The stock marked plummeted on Tuesday with Nasdaq down near 4 percent. This is scary for many investors around the world. More scary is a quick look at the 2-year note that dropped more than 26 percent.
The wide spread between the 2-year note and the 10-year note is around 10 basis points which is the flattest since 2007. Bond prices move in the opposite direction of yields, and the spread between the 3-year note and the 5-year note have already inverted. 1-year note and 10-year isn`t near at all.
In a normal situation, the short-term bills yields less than the long-term bills, which means that investors expect a lower return when their money is tied up for a shorter period like 1,2 or 3-year notes. Investors require a higher yield to give them more return on a long-term investment.
If investors have little confidence in the near-term economy, the yield curve inverts. Investors demand more yield for a short-term investment than for a long-term one. They belive the near-term as riskier than the long-term.
In a situation like that, investors would prefer to buy long-term bonds and tie up their money for years in the long run even though they receive lower yields. The reason why investors do that is because they believe the economy is getting worse in the near-term.
An inverted yield curve is most worrying when it occurs with Treasury yields and that`s when yields on short-term Treasury bills, notes and bonds are higher than long-term yields. During healthy economic growth, the yield on a 30-year bond will be three pints higher than the yield on a three-month bill.
The reason why the short-term bill decline and makes an inverted yield curve is that investors believe they will make more by holding onto a longer-term bill than a short one. They think they need to reinvest in a short-term bill a few months any way.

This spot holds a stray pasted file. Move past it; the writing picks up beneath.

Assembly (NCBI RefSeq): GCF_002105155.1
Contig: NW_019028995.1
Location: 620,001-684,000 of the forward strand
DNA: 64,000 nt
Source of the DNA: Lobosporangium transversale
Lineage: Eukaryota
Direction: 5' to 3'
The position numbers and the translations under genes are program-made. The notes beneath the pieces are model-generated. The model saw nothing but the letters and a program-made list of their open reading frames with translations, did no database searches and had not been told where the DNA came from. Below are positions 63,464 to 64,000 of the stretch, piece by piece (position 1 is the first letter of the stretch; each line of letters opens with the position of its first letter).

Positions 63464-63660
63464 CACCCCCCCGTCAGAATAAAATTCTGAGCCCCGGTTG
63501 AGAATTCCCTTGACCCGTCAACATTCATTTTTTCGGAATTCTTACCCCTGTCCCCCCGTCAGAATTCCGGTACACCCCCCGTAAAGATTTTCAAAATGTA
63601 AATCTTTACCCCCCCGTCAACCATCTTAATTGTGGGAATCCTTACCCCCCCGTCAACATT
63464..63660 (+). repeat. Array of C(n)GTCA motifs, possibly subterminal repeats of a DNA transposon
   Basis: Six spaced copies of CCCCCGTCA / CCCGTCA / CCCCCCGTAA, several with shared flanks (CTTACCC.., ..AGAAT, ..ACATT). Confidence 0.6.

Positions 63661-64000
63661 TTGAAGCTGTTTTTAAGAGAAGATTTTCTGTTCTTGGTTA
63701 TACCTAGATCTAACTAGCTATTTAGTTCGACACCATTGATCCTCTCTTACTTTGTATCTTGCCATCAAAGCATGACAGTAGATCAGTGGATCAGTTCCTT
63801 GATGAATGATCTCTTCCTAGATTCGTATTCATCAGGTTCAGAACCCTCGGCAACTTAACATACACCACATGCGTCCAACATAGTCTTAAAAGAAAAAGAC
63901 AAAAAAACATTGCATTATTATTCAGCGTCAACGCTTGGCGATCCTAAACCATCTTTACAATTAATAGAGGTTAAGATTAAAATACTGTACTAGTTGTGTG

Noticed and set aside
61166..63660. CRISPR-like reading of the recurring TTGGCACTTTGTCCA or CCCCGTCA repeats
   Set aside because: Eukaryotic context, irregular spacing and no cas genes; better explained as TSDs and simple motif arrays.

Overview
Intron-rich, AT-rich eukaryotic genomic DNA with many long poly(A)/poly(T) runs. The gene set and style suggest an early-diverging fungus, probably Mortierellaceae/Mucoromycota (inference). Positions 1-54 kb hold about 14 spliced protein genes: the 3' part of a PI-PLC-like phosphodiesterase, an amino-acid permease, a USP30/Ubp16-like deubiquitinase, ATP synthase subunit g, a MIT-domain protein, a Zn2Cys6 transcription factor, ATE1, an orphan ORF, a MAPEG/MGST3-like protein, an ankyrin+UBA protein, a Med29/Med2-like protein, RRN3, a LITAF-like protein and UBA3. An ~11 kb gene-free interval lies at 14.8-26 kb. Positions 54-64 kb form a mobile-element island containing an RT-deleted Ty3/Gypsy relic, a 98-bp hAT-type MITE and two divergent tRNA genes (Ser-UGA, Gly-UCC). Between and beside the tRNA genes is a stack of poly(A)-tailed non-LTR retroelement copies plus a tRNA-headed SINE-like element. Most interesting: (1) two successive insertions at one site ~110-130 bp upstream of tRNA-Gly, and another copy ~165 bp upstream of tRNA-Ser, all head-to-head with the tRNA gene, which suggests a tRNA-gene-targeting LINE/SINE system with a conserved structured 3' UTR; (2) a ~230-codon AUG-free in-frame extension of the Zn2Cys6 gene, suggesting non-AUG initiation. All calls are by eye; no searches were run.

If investors think that the economy is slowing and the recession is coming, they expect the value of the short-term bills to plunge in a short period of time. When the economy slows down, the FED lowers the Fed funds rate, and the short-term Treasury bill yields track the fed funds rate.
It is when the demand for long-term bills goes up that the demand for the short-terms bills goes down. Then the yield for short-terms bills goes up while the yield for the long-term bills goes down, and that`s whats happening now.
For example,when the yield on short-term Treasury’s rises higher than the yield on long-term bonds is where the yield curve inverts. The Treasury yield curve inverted for the first time since the recession. The 3-year note was higher than the 5-year note. Investors are saying that the economy is better in five years than in three years.
President Trump is disappointed when it comes to the FED`s descision to raise the rates which is going to raise to about 3,5 percent in 2020. Mr Trump and investors are worried it could trigger an economic slowdown in three years if the rates is too high.
This small inversion is probably temporary, but if it continues to grow bigger, we can be thrown into a recession. The current fed funds rate determines the outlook of the U.S economy, and people should never ignore an inverted yield curve. Just take a look at the history.
In June 2007, the yield curve was on the brink and went back and forth, between inverted and flat yield curve. The Fed reacted too late and lowered the fed funds rate ten times until it reached zero by the end of 2008.
The yield curve was no longer inverted but it was too late, and we know the rest of the story; The economy went into the worst recession since the Great Depression. This is just a reminder.
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